Middle School Ministry: A Comprehensive Guide to working with Early Adolescents

in Coaching on December 3, 2011by Ben_Read

Comprehensive guide to working with early adolescents
Recently, I read through a simply phenomenal book, a “must read” for every Youth Worker who has any interaction with Middle Schoolers.
I can’t speak highly enough about this book as the information covered is absolutely top notch and presented in such an amazingly educational way. I have always been a huge proponent of being a Life Long Learner and would argue that it is incredibly easy to get into a rut where we mistakenly replace learning with improving. 
I loved this book because of two main reasons that give it a huge educational value  for Youth Workers; The Data and the Implications.
I have heard it compared slightly to Hurt by Chap Clark, which also presents a lot of data about teens. I haven’t read through all of Hurt or Hurt 2.0, but from I have seen, they are slightly different, particularly in how they discuss the data.
Middle School Ministry isn’t presenting statistics about where students are, but much more so, understanding the Psychology of Early Adolescents and all the changes pre-teens and early teens are going through. MarkO does an amazing job if mixing in some hilarious personal stories from his small group to help illustrate the point that is coming across in the book, and I honestly don’t feel like I have ever learned as much from a single Youth Ministry book as I did this one, and I honestly wish I could go back to my Professors in College and tell them to make this mandatory reading.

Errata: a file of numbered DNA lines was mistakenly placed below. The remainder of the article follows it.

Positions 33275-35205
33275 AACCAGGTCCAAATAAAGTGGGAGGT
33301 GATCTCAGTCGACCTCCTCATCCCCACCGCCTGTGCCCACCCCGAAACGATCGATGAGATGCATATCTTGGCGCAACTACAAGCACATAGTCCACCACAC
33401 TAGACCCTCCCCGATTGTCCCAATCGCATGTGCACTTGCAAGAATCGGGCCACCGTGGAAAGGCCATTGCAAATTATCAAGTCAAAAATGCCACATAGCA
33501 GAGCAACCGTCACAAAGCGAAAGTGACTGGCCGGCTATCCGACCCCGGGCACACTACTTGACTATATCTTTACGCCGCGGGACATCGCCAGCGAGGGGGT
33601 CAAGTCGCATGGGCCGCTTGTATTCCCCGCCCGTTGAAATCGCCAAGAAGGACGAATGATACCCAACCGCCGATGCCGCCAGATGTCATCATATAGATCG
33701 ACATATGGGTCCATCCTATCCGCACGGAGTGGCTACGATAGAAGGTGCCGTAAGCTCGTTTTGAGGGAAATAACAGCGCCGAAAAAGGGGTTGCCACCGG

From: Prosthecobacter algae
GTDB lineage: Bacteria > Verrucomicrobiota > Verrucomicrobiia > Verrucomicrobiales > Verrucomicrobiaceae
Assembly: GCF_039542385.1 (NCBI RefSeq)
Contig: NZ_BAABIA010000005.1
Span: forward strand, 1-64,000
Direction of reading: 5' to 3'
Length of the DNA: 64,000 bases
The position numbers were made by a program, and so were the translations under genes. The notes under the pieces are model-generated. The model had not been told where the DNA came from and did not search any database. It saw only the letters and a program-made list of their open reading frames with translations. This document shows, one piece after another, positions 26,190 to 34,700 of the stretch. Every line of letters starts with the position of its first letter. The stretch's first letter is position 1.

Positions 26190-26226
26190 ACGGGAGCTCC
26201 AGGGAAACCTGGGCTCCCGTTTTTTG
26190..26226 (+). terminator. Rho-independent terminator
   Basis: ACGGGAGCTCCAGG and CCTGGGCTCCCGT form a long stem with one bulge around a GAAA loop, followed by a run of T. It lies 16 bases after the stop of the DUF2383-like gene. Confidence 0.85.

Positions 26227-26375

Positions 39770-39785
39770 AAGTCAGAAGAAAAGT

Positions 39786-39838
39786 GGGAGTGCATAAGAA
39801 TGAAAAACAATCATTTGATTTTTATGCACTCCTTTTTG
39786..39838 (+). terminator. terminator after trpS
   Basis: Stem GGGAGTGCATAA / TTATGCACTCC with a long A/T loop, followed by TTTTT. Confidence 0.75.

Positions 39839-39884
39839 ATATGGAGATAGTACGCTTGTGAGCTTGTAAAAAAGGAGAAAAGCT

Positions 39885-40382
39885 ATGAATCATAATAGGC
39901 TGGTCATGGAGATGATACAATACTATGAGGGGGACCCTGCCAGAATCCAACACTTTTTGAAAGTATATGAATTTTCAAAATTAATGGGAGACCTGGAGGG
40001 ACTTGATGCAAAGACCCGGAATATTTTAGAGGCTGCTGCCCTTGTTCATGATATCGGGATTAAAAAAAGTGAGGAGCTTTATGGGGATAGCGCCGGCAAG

It then continues to take the process a step further and discuss the implications that the data has on how we lead our Youth Ministries and interact with teens. I’ve loved seeing changes in my own behavior as I read through the book, most noticeably was a few days after I read the chapter discussing the ability of middle schoolers to think in abstract or concrete ways. I overheard one of our sunday school teachers shooting down a students exaggeration, and though normally I would have never thought like this, it sparked in me that this student was really working out the muscle in his brain that allows him to think appropriately yet abstractly, and our youth worker shot him down for it.
The Implications discussed in this book will change the way you operate in Middle School Ministry. I loved it so much that I am getting a copy of it for every one of our Middle School Volunteers as mandatory reading, and I can’t wait to go through it with them in a few weeks.

Categories: Coaching

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